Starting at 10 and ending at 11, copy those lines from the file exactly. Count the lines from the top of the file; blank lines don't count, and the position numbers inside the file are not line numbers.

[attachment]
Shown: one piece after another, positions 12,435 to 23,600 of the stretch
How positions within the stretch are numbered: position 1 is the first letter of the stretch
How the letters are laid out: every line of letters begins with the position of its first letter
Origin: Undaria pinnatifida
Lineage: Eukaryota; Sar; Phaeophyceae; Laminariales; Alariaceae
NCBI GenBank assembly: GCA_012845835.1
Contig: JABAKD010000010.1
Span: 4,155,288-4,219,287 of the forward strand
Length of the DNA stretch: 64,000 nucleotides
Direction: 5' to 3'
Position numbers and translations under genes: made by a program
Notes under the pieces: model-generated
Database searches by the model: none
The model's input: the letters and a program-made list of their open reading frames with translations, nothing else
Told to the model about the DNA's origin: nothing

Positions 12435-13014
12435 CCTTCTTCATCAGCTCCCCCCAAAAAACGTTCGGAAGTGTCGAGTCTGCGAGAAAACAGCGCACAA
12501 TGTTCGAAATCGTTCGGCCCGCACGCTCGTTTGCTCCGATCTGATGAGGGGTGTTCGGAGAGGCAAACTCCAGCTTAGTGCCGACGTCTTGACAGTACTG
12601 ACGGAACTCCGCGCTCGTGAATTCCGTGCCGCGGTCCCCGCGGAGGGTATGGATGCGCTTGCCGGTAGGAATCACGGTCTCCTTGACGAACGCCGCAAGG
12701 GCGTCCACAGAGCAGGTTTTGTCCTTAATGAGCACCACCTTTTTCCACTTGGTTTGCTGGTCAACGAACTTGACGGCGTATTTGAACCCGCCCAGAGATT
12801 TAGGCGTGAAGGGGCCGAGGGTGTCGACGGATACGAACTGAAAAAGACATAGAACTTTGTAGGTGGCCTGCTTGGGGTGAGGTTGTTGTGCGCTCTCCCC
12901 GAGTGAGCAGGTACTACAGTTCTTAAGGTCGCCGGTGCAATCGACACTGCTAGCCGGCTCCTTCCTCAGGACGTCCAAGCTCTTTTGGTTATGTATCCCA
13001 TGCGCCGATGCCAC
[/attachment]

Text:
Direction: 5' to 3'
Position numbers and translations under genes: made by a program